When the third annual Villages Masters Athlete Softball Championships wraps up on Oct. 26, 2008, in The Villages, Fla., the Southern Trace Chiropractic Center Silver Bullets hope to walk away with the gold once again.
"Last year was our second win and this year will be our third," said Penny Zielinksi, the 55-year-old captain of the 50+ women's team, which has won the tournament two years in a row. "We got a heck of a team." Zielinksi and a friend founded the Silver Bullets three years ago, whenthey discovered their hometown of The Villages, an active adult retirement community of 70,000 in central Florida, didn't have a 50+ team they could join. The team has been winning ever since.
The squad recently won the Senior Softball World Championship Spring Nationals inWinter Haven, Fla., in April. "They've got some talent," affirmed Avis Vaught, manager of theVillage Vixens, who won their 50 + division at the Florida Senior Games State Championships in 2006 but surrendered to the Silver Bullets in the finals of Villages Masters Athlete Softball Championships in both 2006 and 2007.
The Bullets' are successful despite rarely practicing together. While most players live in The Villages, others live in Clearwater, on Florida's west coast and several fly in from New York for bigtournaments. The teammates play in local leagues on other teams and practice as the Silver Bullets only about once a month. "Most of the girls play by instinct so everybody really knows whatthey're supposed to be doing when we do get together," said Zielinski who works out with a neighborhood league on weekends and Wednesdays. "The skill level is so high, that team practice isn't crucial to their performance."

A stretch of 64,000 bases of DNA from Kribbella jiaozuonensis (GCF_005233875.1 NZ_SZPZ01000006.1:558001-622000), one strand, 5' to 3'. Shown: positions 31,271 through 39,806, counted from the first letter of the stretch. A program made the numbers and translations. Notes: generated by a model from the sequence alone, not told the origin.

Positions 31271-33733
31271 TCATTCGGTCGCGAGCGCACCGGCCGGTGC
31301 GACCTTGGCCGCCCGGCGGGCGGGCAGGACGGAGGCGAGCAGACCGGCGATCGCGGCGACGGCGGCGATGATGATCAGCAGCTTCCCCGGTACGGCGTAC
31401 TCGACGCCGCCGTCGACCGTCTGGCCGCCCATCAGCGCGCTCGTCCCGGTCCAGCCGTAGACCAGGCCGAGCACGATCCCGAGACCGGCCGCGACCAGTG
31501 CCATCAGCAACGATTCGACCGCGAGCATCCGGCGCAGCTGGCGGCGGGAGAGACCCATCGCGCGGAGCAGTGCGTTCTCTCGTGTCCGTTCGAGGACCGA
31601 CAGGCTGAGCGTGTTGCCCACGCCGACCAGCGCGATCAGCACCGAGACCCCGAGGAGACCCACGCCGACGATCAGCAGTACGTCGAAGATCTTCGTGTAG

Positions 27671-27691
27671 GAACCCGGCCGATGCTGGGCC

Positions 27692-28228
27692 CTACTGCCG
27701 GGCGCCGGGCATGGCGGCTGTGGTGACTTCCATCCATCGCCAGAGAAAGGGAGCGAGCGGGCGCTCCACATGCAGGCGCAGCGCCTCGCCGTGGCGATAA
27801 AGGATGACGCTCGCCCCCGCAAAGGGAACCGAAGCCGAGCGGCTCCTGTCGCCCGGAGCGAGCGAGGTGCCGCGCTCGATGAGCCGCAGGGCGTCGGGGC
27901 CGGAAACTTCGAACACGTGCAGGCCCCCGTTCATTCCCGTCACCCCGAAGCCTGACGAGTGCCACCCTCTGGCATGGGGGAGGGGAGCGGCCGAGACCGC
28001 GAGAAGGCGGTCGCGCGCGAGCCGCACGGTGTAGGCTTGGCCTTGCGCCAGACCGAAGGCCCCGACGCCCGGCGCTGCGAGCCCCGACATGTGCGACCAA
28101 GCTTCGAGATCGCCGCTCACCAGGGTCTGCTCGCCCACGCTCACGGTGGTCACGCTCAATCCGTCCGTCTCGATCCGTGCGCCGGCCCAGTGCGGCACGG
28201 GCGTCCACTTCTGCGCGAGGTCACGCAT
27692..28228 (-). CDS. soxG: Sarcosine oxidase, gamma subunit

Softball is exploding in the senior market and in The Villages in particular, said Villages Masters Athlete Softball Championships tournament director Joe Bouthillette. "Seven years ago we had onefield," Bouthillette said. "Now, we have nine fields and organized play is run six days a week."At last count, The Villages was home to 3,000 softball players, many of whom once played professionally, including Ray Knight, former third basemen for the New York Mets and MVP of the 1986 World Series. At last year's Villages Masters Athlete Softball Championships, Knight threwout the first ball and acted as master of ceremonies.
Just like the spread of softball in The Villages, the tournament has expanded each year since its inception. In 2006, 12 teams and two divisions - a women's 50 + and a men's 50 + -- participated in the Championships. Last year, the number of teams increased to 24 with theaddition of 60+ men's and women's divisions. This year, the organizers expect 32 teams with the addition of 70+ brackets for men and women's divisions.While 40 percent of the teams participating in the tournament hail from The Villages, a city that which sprawls over three Florida counties, teams across the United States and Canada come to play, and softball fansturn out in droves to watch them. Last year hundreds of spectators packed the bleachers all three days of the tournament.
"They come here to The Villages because of our first-rate facilities," said Bouthillette. "You're not going to get a barebones softball tournament - you're going to get a festive atmosphere. When you come to The Villages for a softball tournament you're getting a mini vacationas well." Shelby Simmons, 65, whose Orlando, Fla.-area team, Mandolin's SeniorMoments, won the championship's 60+ division last year, outplaying the Villages Merchants White, agreed. "They're a great host, with great facilities," said Simmons, an infielder who manages the team. "There's another national tournament going on in Orlando that same weekend but we choose to go the Villages."
Simmons attributed last year's 12-10 win in the final to the team's defensive play, which culminated in pitcher Jerome "Killer" McCoy's game-ending double play. With the addition of several younger players, his team hopes to contend for the championship again this year, Simmons said."By younger players I mean people who are just turning 60," Simmonssaid, laughing. "That's young for us." (Story by Meghan Deerin)